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WKU Exposure

Two shootings bring gun violence home for youth



Millard North High School


Barren County High School


Millennials wake up each day with varying challenges associated with the new age, especially gun violence. From small communities to larger areas, gun violence has become a burning political issue centered on options for obliterating and defining the source of senseless acts in modern society.

Recent acts of gun violence have filled the news from a small Kentucky community to a suburb in South Florida. These two areas have sparked tremendous growth of millennial activism and support for a new age in the fight for safer schools and communities.

The morning of January 23, 2018, was unremarkable in Benton, Kentucky, a town of roughly 4,500 people.

The normal, small-town morning was disrupted when gunshots ripped through 18 students, killing two of them.

Reactions of the public were immediate. Students, particularly from small towns like Benton, felt these situations were occurring everywhere, not solely in metropolitan and suburban communities that had gained notoriety for school shootings.

High school junior Caroline Kinsman of Glasgow, Kentucky, a town roughly 180 miles from Benton, said she heard of the shooting in Marshall County while at school that morning.

“Our history teacher told us exactly what had happened to the best of his knowledge,” Kinsman said. “I remember everyone seemed really on edge that day.”

Being in the same state in a similar high school to Marshall County, the proximity of the shooting developed terrifying feelings for her.

“I had been aware of all the other school shootings happening in our country, but it never really hit me how real it was,” Kinsman said. “This was so close to us. There was a lot of fear.”

Similar situations have been successful in gaining inner-city support with little rural support. Marshall County changed that.

Days following the shooting, Kinsman said school officials were adamant about hearing from students.

“We were allowed to vocalize our fears to the administration and they went over the plan with us if something like that ever happened,” Kinsman said.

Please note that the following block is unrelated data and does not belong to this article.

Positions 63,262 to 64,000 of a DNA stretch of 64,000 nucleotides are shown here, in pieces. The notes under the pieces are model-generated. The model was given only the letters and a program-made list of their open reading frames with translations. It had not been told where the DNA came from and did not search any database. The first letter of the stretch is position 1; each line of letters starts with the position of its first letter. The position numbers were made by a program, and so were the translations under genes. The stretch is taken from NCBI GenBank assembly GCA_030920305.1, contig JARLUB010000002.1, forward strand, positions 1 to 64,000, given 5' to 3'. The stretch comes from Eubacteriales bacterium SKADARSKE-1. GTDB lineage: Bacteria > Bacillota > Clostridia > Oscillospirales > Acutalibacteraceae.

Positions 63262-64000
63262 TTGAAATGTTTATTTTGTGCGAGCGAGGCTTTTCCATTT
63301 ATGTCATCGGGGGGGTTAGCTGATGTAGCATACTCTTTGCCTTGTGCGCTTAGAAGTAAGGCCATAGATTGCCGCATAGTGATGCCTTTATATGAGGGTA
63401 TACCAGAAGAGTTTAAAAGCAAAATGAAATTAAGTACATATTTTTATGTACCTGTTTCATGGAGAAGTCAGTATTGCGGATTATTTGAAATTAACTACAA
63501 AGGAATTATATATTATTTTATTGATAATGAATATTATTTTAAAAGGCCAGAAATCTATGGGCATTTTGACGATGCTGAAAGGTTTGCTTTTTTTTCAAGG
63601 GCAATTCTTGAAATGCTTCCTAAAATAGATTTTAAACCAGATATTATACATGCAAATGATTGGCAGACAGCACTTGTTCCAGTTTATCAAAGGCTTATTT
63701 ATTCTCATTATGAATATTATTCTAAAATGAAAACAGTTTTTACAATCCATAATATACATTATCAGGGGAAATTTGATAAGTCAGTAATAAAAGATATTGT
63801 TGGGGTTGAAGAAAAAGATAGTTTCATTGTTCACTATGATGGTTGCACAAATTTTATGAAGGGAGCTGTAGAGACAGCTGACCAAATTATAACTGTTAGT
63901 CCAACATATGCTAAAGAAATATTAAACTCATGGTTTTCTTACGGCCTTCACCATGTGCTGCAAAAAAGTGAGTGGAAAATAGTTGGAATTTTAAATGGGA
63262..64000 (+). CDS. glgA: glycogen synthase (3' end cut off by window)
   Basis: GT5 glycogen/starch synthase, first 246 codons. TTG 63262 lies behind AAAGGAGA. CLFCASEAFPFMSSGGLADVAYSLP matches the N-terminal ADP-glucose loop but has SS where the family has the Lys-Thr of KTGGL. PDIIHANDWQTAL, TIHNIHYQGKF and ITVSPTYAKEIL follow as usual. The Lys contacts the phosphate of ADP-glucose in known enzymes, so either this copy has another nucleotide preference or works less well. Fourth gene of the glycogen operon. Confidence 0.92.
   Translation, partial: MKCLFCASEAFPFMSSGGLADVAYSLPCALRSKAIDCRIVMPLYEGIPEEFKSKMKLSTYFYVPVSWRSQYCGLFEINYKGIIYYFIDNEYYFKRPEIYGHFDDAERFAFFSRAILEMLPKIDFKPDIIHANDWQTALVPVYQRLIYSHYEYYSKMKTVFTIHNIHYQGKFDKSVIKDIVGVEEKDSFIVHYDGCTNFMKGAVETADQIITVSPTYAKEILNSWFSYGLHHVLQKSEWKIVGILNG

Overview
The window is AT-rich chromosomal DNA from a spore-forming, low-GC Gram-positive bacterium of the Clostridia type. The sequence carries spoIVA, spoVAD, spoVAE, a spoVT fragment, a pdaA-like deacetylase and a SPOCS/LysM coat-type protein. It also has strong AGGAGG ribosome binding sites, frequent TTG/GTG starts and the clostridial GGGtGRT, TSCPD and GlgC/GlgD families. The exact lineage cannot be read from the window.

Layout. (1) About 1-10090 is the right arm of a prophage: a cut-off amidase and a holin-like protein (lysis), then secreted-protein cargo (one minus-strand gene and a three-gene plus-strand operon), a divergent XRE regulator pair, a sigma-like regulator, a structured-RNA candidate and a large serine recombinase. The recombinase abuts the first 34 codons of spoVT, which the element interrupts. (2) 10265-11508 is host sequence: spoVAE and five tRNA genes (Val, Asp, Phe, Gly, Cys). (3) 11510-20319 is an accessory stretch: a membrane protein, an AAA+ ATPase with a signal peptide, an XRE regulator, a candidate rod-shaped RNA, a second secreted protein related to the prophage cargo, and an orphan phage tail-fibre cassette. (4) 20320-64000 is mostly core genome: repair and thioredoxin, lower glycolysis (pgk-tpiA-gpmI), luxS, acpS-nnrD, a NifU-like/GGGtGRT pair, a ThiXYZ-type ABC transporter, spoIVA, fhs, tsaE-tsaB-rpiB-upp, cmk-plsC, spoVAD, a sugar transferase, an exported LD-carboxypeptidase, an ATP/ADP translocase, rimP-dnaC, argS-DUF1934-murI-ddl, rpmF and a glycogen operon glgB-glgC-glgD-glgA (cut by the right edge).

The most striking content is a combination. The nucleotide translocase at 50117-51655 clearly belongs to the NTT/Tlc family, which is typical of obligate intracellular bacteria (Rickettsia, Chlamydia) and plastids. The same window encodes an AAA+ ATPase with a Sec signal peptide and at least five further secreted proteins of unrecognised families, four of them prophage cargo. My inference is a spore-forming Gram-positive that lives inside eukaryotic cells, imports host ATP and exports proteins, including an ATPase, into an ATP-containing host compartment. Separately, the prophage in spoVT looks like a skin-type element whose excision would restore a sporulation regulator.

Marshall County not only impacted Glasgow, but smaller communities like Gamaliel, Kentucky.

Sixteen-year-old Cassidy Huber said Marshall County opened her eyes to a simple solution rather than thoughts she pondered before following larger shootings.

“I think there should be more community services,” Huber said.

Gabe Parker, the alleged shooter, has been reported to have experienced bullying. Huber said Marshall County changed her view on mental health and that more community services should be made available to reduce mental complications resulting in senseless acts.

Huber said the community was led to support efforts for safer schools after Marshall County as well, but at this time no large-scale groups exist.

Several groups throughout the country have formed amidst school shootings, but a major shooting in South Florida placed awareness on a new platform.

Parkland, Florida, home to Marjory Stoneman Douglas High School, was the platform for additional gun violence talks after Nikolas Cruz opened fire at the school this past February.

Students began becoming activists for stricter gun laws.

The 17 dead and 14 wounded at Parkland started a revolution. Their untimely deaths on Feb. 14 lead their classmates and many in the nation to reevaluate their views on gun violence.

“The shooting made me want more gun control in the U.S. because a 19-year-old shouldn’t be able to get firearms of that power,” said John Hundley of St. Louis. “There needs to be a change.”

And a change did occur. The shooting led to forms of protest against current gun laws such as rallies, walkouts and the hashtag #neveragain, which was coined by MSD students.

In fact, out of five students questioned about the walkout, every single one knew about it and every single one wanted to or did participate. This fact speaks to the diffusion of the gun control movement across the country.

“The shooting really affected my views on gun control because it was mind boggling,” said India Rice of Atlanta. “Why should an underage kid have the ability to obtain a firearm and use it to the worst extent? I was really upset.”

The large number of school shootings have caused many to feel numb and unsurprised when new ones occur.

“My first reaction was just thinking, ‘oh, it’s another one,’ because there had been so many school shootings recently,” said Bowling Green High School senior Sierra Earnhart.

MSD students are trying to combat the sense of numbness one feels after hearing about the shootings in multiple ways. For example, they try to humanize the students that were killed and collaborate with other high schoolers to raise awareness about gun violence.

“I can’t imagine the sorrow each of those 17 families are going through, but it just shows how lucky I am,” said Stoneman Douglas senior Jenna Korsten in a letter to her friend Brooke Wilczewski to read at the walkout at Millard North High School in Omaha, Nebraska. “We all have to work together, one by one to make a change.”

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Two shootings bring gun violence home for youth